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Anime: Soukou No Strain

Take A Little Princess, put it in space, add Humongous Mecha and a lot of angst, twist the characters around and throw in some Fanservice to keep the fanboys with low attention spans.

Sara Werec (a jumbled "Sara Crewe") has been groomed from birth as an elite Reasoner, pilot of a mecha called a Strain. Only those who were chosen before they were born can pilot one (the thing relies on a psychic connection with a power core that includes the user's own brain cells), generally meaning the upper crust military families. Her main reason for joining the army is to find her beloved brother, over whom the staff at Grabera Academy gushes. She's just about to graduate and take the side of the galactic Union in an ancient war against the empire of Deague...

Then in come Deague forces, led by a stolen, modified Strain piloted by Sara's dear brother. The entire school is destroyed. No one except Sera is left alive.

Several months later, she takes another identity, goes to another school and starts training as a grunt pilot, having lost said brain cell core in the attack. But a mysterious doll with a psychic aura changes everything again, and soon Sara's back in the fray, although nothing will let her go that easily. Her goal: to find her brother and figure out just why he would do something so horrible. And when she does, can she face him?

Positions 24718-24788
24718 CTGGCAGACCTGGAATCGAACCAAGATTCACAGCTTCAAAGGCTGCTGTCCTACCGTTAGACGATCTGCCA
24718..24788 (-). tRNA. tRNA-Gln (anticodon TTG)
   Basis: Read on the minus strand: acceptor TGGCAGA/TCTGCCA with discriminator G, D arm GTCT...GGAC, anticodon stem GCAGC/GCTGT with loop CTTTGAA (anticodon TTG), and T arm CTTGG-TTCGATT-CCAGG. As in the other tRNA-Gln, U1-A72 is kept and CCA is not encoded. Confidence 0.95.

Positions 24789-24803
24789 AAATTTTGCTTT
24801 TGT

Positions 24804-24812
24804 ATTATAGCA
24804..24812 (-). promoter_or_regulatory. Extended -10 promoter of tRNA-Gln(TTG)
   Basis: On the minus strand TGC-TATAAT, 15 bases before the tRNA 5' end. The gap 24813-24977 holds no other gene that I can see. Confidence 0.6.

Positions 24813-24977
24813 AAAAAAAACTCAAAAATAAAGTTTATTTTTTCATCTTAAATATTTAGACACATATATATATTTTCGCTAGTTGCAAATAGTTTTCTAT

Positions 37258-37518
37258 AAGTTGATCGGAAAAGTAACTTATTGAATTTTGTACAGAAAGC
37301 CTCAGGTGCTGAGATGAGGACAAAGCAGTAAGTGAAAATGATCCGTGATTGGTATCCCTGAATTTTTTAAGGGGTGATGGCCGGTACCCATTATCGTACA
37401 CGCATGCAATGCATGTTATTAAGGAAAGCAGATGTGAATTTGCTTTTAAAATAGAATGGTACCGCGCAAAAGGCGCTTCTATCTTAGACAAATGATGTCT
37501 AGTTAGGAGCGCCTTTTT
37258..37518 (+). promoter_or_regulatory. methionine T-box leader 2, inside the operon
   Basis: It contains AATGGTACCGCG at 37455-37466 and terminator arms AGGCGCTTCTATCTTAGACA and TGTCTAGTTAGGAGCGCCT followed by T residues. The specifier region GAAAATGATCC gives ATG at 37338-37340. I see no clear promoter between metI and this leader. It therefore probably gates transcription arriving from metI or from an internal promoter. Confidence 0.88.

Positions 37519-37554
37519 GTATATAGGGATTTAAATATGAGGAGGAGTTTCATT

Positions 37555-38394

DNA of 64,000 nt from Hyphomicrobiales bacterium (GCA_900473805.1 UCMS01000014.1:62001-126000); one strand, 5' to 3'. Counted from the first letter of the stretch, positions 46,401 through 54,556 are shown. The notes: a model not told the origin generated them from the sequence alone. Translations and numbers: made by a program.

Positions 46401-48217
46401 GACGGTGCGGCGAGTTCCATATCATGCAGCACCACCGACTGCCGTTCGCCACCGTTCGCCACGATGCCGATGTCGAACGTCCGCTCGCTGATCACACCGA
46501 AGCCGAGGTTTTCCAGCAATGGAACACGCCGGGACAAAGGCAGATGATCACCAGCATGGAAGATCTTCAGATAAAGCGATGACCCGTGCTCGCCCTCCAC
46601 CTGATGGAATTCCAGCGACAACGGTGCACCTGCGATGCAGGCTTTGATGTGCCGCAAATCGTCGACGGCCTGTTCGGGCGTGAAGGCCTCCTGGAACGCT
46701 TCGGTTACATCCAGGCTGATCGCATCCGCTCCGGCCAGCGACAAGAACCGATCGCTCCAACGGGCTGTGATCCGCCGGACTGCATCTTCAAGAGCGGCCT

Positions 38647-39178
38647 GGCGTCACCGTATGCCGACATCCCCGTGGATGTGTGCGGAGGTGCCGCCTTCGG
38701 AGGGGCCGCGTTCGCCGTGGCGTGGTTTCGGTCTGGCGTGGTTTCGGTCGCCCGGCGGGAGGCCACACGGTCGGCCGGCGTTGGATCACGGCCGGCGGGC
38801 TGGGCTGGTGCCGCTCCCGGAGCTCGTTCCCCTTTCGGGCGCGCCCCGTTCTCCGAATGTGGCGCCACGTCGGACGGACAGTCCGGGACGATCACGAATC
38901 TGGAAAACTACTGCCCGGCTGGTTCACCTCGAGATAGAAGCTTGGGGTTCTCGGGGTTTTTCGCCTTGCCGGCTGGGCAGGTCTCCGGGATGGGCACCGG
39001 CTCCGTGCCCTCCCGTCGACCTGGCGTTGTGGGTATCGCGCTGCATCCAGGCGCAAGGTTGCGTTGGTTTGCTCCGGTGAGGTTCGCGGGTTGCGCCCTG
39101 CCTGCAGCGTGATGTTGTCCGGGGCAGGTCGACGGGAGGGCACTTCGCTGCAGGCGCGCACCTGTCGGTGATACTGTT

The English language localization release is titled STR.A.IN.: STRategic Armored INfantry.

Aside from its rather shocking beginning, the series has become notable for being chosen as one of the series to headline the launch of Funimation's own Internet video-on-demand service, allowing the entire series to be legally viewable online in fairly high-quality standard-definition for free, with higher-quality single-episode purchases and DVD purchases available. Anyone interested (and living in America) can see the series here.

This show provides examples of:

  • Aesoptinum: The Emilys
  • Against the Setting Sun: First episode; after the big tragedy, such speeches happen gazing out at space.
  • Almost Kiss: Interrupted once by an enemy attack and once by a phone call. Both are immediately followed by the death of one of the would-be participants.
  • All of the Other Reindeer: While Sara was popular at Grabera, she's picked on in Basion.
  • Aloof Big Brother: Ralph, of course.
  • Alpha Bitch: Isabella, towards Sara. She doesn't last more than a few episodes, and afterwards her posse continues to harass Sara, blaming her for Isabella's death. A later episode has Isabella's friend as the new leader, but this girl ends up bullying her close to death. Not even Funimation's Youtube channel has this episode as part of it.
  • Alternative Calendar: The first episode takes place in 7008 S.E. (Standard Era), and the rest in various years around that time.